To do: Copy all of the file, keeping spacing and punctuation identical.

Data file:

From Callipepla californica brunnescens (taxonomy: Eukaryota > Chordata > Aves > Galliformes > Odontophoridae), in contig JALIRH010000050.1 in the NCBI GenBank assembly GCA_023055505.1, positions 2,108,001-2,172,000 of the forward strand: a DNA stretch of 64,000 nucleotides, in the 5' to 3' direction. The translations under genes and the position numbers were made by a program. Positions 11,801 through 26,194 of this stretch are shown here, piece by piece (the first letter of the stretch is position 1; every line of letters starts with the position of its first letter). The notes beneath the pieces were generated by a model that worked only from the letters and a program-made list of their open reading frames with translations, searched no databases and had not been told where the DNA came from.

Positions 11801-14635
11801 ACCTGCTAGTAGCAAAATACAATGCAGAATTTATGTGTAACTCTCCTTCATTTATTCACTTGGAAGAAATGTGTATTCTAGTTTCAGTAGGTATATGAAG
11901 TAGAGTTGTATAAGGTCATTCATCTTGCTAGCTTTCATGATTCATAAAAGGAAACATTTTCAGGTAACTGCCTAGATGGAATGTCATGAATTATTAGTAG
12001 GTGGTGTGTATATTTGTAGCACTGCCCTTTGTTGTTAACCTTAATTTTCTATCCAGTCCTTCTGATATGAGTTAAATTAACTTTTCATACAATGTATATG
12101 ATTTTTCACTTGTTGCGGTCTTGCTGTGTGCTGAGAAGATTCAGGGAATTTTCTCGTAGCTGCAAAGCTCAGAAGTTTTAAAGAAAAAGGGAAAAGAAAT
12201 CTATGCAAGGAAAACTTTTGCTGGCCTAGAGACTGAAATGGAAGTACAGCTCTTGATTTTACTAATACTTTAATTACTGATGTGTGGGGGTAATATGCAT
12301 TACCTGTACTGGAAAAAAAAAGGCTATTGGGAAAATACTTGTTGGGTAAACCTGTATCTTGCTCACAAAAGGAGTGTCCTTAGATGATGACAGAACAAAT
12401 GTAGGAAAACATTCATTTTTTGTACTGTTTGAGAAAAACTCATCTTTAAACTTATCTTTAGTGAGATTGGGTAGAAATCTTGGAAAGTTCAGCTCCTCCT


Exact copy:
From Callipepla californica brunnescens (taxonomy: Eukaryota > Chordata > Aves > Galliformes > Odontophoridae), in contig JALIRH010000050.1 in the NCBI GenBank assembly GCA_023055505.1, positions 2,108,001-2,172,000 of the forward strand: a DNA stretch of 64,000 nucleotides, in the 5' to 3' direction. The translations under genes and the position numbers were made by a program. Positions 11,801 through 26,194 of this stretch are shown here, piece by piece (the first letter of the stretch is position 1; every line of letters starts with the position of its first letter). The notes beneath the pieces were generated by a model that worked only from the letters and a program-made list of their open reading frames with translations, searched no databases and had not been told where the DNA came from.

Positions 11801-14635
11801 ACCTGCTAGTAGCAAAATACAATGCAGAATTTATGTGTAACTCTCCTTCATTTATTCACTTGGAAGAAATGTGTATTCTAGTTTCAGTAGGTATATGAAG
11901 TAGAGTTGTATAAGGTCATTCATCTTGCTAGCTTTCATGATTCATAAAAGGAAACATTTTCAGGTAACTGCCTAGATGGAATGTCATGAATTATTAGTAG
12001 GTGGTGTGTATATTTGTAGCACTGCCCTTTGTTGTTAACCTTAATTTTCTATCCAGTCCTTCTGATATGAGTTAAATTAACTTTTCATACAATGTATATG
12101 ATTTTTCACTTGTTGCGGTCTTGCTGTGTGCTGAGAAGATTCAGGGAATTTTCTCGTAGCTGCAAAGCTCAGAAGTTTTAAAGAAAAAGGGAAAAGAAAT
12201 CTATGCAAGGAAAACTTTTGCTGGCCTAGAGACTGAAATGGAAGTACAGCTCTTGATTTTACTAATACTTTAATTACTGATGTGTGGGGGTAATATGCAT
12301 TACCTGTACTGGAAAAAAAAAGGCTATTGGGAAAATACTTGTTGGGTAAACCTGTATCTTGCTCACAAAAGGAGTGTCCTTAGATGATGACAGAACAAAT
12401 GTAGGAAAACATTCATTTTTTGTACTGTTTGAGAAAAACTCATCTTTAAACTTATCTTTAGTGAGATTGGGTAGAAATCTTGGAAAGTTCAGCTCCTCCT